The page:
By Bobby Tanzilo Senior Editor/Writer Published Aug 28, 2014 at 11:01 AM

One of the abiding memories of my childhood is of visits to Coney Island. I’ve never been a rollercoaster fan, nor one of gargantuan amusement parks, but I love the small-scale ones and the rides aimed at children the ages of my kids.

So, Little Amerricka, in Marshall -- 20 miles northeast of Madison -- was a revelation when we discovered it recently. Of course, it’s been there for years and is no secret, but we’d never made the trip before.

Part of the initial lure of Little Amerricka -- spelled to reflect the name of the founding Merrick family -- is that it is inexpensive. There’s no fee to get into the park and all-you-can-ride wristbands range from $10.95 to $21.95. Purchase them online in advance and you can save $2 on each band.

Or you can simply purchase a la carte tickets at $1.50 each. Most rides are a single ticket, though a few require two or three. Season passes are also available online for between $38 and $60, based on a range of options.

There is free on-site parking and the snacks are reasonably priced, too. But you can also bring your own food and save even more.

The park offers birthday party packages and group rates for schools and day cares.

We went on a cloudy day with a minor threat of thunderstorms and the place was still doing a fine business. It felt festive enough but without big crowds. The kids barely waited more than two or three minutes for any ride, keeping them -- and us -- happy.

The park, which opened in 1991, is small but packed with fun. There are 26 rides, including two rollercoasters.

One, The Meteor, is a classic wooden 1950s-style coaster with big wooden handbrakes manned by a staff member. The junior coaster was purchased from another amusement park and rebuilt at Little Amerricka in 2007.

The other, the Mad Mouse, is metal and a bit more herky-jerky, so my kids demurred. But one of them really dug The Meteor, despite it being his first time on a coaster of any kind. From the ground The Meteor looks pretty small and tame, but it’s got enough slopes to keep all but the most daredevilish rider happy (I know, I'm a coaster lightweight).

The park also has an 18-hole miniature golf course, a haunted house and a monorail that encircles most, but not all, of the grounds. I liked that the monorail station looked like elevated subway stops in Brooklyn and Chicago.

There’s a 1/3-size railroad, called the Whiskey River Railway, with real steam and diesel engines, based in a wooden depot that offers 20-minute trips through a roughly three-mile route through adjacent farmland. Along the route, riders can see sheep, zebras, llamas, geese and other animals.

Though my kids were disappointed that they were too short to ride the go-karts, they loved the bumper boats and my youngest bounced in the inflated jump zone at least four times. They were similarly enamored of the carousel and the Little Dipper kiddie coaster.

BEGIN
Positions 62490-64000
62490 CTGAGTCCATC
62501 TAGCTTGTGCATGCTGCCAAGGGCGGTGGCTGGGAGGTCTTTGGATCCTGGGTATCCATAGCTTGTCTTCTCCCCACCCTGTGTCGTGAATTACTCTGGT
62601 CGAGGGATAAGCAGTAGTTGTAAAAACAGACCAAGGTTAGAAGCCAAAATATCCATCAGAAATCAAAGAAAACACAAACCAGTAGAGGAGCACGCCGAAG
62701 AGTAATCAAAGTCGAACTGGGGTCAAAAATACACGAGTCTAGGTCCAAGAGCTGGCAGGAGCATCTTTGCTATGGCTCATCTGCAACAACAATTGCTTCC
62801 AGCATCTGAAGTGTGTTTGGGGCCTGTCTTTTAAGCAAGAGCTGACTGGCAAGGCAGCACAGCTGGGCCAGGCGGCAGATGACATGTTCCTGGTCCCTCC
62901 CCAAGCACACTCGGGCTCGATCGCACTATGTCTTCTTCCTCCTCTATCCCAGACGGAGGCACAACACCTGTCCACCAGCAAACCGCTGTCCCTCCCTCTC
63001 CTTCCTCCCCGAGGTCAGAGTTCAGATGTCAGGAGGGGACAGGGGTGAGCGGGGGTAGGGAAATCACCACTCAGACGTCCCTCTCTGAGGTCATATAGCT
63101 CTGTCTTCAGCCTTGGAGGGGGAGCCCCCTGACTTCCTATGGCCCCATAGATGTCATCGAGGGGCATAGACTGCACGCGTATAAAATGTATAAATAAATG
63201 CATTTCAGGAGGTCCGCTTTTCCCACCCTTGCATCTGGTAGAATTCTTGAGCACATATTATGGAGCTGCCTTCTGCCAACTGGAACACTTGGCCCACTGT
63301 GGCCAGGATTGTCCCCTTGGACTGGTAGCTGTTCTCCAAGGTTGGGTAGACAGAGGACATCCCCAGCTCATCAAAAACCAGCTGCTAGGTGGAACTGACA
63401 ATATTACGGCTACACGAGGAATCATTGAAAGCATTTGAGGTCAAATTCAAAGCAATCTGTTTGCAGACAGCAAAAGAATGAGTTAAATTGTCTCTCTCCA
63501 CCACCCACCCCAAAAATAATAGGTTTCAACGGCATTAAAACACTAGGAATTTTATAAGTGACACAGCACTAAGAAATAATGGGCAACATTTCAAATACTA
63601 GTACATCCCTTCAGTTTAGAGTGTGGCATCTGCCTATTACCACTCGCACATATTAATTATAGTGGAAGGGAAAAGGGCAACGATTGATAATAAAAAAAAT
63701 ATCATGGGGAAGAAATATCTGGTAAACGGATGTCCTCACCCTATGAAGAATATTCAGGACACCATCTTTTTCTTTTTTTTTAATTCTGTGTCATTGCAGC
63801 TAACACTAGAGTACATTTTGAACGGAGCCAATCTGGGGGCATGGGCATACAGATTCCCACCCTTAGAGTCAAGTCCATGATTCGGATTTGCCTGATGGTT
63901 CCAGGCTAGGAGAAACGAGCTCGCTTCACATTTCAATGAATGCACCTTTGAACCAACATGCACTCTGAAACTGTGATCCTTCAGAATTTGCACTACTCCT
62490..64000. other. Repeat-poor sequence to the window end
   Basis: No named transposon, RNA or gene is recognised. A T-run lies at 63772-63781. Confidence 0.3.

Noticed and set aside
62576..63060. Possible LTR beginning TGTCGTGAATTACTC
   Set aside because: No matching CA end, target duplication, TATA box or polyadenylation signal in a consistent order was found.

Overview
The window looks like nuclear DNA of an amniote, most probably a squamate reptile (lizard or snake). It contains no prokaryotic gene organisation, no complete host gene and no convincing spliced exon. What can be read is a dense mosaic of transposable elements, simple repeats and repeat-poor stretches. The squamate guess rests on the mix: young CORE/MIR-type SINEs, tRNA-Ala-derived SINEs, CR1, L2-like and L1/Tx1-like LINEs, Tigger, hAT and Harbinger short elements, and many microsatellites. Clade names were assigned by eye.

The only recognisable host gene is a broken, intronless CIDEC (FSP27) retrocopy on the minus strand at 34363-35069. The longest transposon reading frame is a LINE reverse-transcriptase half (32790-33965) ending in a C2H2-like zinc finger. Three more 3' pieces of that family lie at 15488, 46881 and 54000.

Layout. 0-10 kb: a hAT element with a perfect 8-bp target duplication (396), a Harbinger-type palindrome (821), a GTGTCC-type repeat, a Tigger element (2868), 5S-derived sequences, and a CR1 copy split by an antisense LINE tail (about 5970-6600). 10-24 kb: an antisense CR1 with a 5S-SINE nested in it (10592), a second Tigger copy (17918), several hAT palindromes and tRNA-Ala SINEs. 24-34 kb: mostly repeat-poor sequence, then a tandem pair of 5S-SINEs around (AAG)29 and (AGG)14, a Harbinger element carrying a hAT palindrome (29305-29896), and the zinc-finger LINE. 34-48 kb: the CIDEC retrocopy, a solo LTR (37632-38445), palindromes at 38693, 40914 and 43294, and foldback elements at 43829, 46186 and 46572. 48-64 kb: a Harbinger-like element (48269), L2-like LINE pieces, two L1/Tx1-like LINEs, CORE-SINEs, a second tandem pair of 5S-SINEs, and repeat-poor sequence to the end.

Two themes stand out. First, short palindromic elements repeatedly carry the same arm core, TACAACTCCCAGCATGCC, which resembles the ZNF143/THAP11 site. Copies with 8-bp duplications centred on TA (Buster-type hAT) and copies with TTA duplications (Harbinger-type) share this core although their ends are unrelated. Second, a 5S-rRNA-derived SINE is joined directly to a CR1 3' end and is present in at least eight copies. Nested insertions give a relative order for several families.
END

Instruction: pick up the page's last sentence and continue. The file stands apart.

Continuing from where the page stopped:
Like me, they wouldn’t go anywhere near the Wild & Wooly Toboggan, which lifts riders to the top at 90 degrees and then descends in a stomach-churning series of curves. But they did like the inflatable slide that looks like a giant saber toothed tiger.

Thinking back to a photo my mother took of my brother and me riding in tiny fire engines at Coney Island as a child, I snapped away as my own kids did the very same at Little Amerricka on a fire engine ride bearing a metal plate engraved with the words "Pinto Brothers Amusement Rides, Coney Island, N.Y."

The rain came and went a couple times, but nobody stopped riding and nobody ran for shelter. It was too mild and everyone was having too much fun. What finally sent us for the gates was the impending closing time.

With a couple tickets still in our pockets, we’ll be back at Little Amerricka next year for some good old unadulterated -- and inexpensive -- amusement park fun.

Note: Check the season schedule before you go.


Bobby Tanzilo Senior Editor/Writer

Born in Brooklyn, N.Y., where he lived until he was 17, Bobby received his BA-Mass Communications from UWM in 1989 and has lived in Walker's Point, Bay View, Enderis Park, South Milwaukee and on the East Side.

He has published three non-fiction books in Italy – including one about an event in Milwaukee history, which was published in the U.S. in autumn 2010. Four more books, all about Milwaukee, have been published by The History Press.

With his most recent band, The Yell Leaders, Bobby released four LPs and had a songs featured in episodes of TV's "Party of Five" and "Dawson's Creek," and films in Japan, South America and the U.S. The Yell Leaders were named the best unsigned band in their region by VH-1 as part of its Rock Across America 1998 Tour. Most recently, the band contributed tracks to a UK vinyl/CD tribute to the Redskins and collaborated on a track with Italian novelist Enrico Remmert.

He's produced three installments of the "OMCD" series of local music compilations for and in 2007 produced a CD of Italian music and poetry.

In 2005, he was awarded the City of Asti's (Italy) Journalism Prize for his work focusing on that area. He has also won awards from the Milwaukee Press Club.

He can be heard weekly on 88Nine Radio Milwaukee talking about his "Urban Spelunking" series of stories.